We have become products of the media we consume.
Media, powered by innovations in technology, has taken charge of our lives like never before. With the media at our fingertips giving us a window to an ever-changing landscape, we have become conditioned to endlessly seek innovation. We expect newness 24×7 from everything – from cosmetics to clothes to gadgets to cars and bikes. From financial services to entertainment options to travel and hospitality. We see huge strides every day in artificial intelligence (AI), computing power and telecom infrastructure.
So, innovation is the mantra for marketing success, right? Is it, really?
Let us, as marketers, take a step back and gain some perspective. Technology has become democratised, allowing small, nimble players with moderate budgets to achieve the same technological sophistication in product design, production and distribution as well as marketing communication that only large players with mega budgets could reach for in the past. Today, innovations come in small, incremental steps, one day at a time. It is rare to see a completely disruptive breakthrough achieved by some adventurous entrepreneur – and the disruption gets imitated immediately. The entry barrier created by innovation lasts a very short time in today’s world.
So, what tactics can marketers adopt to create a competitive edge? Discounts, offers and freebies are constantly offered – not only during the festival season but even at other times dues to the incessant pressure of e-commerce and m-commerce. So, they lose their competitive edge.
Brand positioning supported by the “big advertising idea” used to be the holy grail decades ago. But, brand clutter has reached such high decibel levels that brand positioning has lost some of its ability to sustain competitive advantage over the long term.
That leaves emotional connectors like trust and authenticity as one of the few differentiators that can sustain a brand beyond short-term gains.
How does a brand build trust and authenticity into its communication?
By building a narrative eco-system with visual story-telling at its heart.
Here are three examples – Nike, Dannijo and Airbnb. Let’s look at their narrative eco-systems.
Nike – at innovation’s cutting-edge.
Nike has crafted the sustained narrative of a larger-than-life brand that goes way beyond product features and technology. With the result that Nike is looked upon with awe and respect.
The narrative is one of Nike being a cult phenomenon – even to the extent of looking back over a year in terms of Nike films! Nike transcends the material world – it goes “where God puts it”!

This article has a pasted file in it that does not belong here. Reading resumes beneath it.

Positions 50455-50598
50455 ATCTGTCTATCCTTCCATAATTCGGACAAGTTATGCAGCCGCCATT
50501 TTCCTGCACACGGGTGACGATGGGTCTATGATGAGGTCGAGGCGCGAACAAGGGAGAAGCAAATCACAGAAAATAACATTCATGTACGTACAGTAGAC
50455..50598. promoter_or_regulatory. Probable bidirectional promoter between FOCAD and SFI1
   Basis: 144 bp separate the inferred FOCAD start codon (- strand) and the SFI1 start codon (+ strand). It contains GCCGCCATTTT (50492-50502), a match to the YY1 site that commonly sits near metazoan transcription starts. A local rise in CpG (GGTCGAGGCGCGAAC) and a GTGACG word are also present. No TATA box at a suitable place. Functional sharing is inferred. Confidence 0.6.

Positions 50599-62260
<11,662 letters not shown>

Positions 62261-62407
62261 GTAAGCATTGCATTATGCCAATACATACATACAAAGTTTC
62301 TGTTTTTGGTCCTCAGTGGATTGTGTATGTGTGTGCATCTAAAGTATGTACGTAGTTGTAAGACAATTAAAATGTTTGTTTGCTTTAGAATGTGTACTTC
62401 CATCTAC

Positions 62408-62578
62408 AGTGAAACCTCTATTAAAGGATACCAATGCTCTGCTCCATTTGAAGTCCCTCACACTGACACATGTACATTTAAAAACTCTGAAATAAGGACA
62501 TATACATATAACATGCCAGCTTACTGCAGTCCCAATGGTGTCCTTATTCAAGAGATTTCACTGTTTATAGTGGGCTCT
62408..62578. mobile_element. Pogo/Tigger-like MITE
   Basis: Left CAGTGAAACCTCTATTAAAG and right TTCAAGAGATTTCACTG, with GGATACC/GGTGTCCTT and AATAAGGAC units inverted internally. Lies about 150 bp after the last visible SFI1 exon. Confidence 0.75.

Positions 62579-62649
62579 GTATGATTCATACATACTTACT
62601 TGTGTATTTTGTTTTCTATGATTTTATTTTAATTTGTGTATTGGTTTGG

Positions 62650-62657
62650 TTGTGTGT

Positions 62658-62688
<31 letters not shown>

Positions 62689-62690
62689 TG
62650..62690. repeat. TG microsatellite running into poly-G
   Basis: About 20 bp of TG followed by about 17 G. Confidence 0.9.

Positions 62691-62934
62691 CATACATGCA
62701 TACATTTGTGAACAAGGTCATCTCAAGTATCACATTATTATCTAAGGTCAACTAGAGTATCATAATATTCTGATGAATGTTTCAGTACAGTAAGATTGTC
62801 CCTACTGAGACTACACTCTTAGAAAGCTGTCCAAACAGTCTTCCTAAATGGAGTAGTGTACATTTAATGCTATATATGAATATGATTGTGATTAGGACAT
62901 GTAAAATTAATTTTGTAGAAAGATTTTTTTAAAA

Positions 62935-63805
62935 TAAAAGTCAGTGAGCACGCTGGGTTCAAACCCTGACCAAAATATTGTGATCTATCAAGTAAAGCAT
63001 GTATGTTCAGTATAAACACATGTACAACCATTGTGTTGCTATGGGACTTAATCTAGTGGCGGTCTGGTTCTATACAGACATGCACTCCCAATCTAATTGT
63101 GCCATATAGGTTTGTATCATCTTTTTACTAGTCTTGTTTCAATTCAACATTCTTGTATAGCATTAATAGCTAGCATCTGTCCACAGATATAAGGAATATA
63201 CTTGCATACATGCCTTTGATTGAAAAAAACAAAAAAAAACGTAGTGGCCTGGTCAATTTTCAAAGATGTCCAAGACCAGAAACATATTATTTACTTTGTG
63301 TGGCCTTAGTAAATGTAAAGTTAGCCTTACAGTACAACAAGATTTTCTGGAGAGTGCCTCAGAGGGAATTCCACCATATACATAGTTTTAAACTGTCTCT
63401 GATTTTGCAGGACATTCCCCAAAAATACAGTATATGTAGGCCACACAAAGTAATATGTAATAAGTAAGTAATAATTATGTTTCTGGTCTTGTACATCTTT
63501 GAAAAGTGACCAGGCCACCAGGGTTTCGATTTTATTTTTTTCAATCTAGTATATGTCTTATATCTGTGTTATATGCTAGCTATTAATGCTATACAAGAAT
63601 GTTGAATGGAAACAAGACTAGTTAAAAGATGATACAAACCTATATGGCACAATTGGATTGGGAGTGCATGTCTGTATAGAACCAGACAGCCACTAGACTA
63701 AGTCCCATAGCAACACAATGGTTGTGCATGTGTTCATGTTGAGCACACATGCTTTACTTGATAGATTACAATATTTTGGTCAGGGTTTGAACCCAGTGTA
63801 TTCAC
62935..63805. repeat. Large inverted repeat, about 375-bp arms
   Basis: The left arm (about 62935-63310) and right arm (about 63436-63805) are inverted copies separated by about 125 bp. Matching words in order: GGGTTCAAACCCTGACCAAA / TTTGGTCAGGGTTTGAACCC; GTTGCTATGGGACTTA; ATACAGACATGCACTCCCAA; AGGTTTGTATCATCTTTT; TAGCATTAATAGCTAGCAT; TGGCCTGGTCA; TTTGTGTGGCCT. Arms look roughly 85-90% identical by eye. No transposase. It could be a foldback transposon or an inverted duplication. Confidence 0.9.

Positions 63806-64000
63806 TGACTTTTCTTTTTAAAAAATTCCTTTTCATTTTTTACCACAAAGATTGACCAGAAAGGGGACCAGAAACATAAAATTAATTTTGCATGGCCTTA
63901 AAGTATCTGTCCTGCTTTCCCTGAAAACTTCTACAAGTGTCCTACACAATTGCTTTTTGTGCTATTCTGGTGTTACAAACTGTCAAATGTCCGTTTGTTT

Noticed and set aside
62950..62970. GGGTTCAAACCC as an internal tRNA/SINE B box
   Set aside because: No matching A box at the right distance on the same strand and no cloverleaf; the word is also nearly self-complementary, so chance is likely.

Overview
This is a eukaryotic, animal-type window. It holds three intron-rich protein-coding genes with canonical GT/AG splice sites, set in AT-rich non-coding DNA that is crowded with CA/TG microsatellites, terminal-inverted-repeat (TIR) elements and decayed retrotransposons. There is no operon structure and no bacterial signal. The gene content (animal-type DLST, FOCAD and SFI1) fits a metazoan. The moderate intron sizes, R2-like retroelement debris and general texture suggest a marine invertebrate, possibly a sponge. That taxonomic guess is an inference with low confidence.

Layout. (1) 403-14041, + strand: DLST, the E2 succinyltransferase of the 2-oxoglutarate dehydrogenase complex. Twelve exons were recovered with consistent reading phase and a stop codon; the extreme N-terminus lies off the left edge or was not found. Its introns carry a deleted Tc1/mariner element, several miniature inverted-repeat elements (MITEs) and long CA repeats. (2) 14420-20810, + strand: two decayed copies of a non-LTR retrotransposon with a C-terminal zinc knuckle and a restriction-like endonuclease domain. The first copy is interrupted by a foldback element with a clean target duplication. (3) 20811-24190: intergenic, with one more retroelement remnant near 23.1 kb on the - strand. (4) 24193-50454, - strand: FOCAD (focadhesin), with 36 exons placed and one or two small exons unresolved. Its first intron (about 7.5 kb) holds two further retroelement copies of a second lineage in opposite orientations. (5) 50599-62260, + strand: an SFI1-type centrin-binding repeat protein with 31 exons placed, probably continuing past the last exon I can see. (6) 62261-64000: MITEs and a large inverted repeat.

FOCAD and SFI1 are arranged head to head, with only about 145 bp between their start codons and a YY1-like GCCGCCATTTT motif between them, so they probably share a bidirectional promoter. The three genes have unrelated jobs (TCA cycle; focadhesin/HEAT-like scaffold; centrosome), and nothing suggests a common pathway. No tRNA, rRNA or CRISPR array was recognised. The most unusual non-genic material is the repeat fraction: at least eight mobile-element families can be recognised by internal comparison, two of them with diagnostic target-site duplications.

Dannijo – a jewellery-to-clothes-to-accessories brand.
What’s the Dannijo narrative? It’s simple and direct: two adorable sisters share affordable fashion and style cues from the heart.
Dannijo was created by two sisters – Danielle and Jodie Snyder. They infuse the brand with their personalities, their way of life and their social mission. It’s from the heart – authentic to the core.
Airbnb – using technology to create a platform to disrupt the hospitality sector.
Airbnb rings the authentic note with a narrative of great fun and enriching experiences for both sides to the hospitality equation – hosts and guests.
Airbnb has disrupted the hospitality industry but is not resting on its laurels. The brand narrative is deeply personal – both for the people delivering the last mile and the customers who are co-creating experiences.
In all three examples – Nike, Dannijo and Airbnb – each element by itself is a carefully crafted piece of visual storytelling in sync with the brand’s persona. Meanwhile, the products continue to perform on the basic attributes of success – delivering on promises; treating customers with respect; providing high quality; protecting customer privacy; acting with integrity and being genuine and real. Expressions of these and other attributes find their way into almost every brand mission statement in one form or the other. That’s great, that’s necessary – but not sufficient.
What sets these brands apart – what will help them cut through time – is the totality of a carefully orchestrated eco-system for visual storytelling. Every element stands apart – but when taken as a whole, the eco-system delivers a media multiplier effect making the whole greater than the sum of the parts.
“Either you’re going to tell stories that spread or you will become irrelevant.” Seth Godin.
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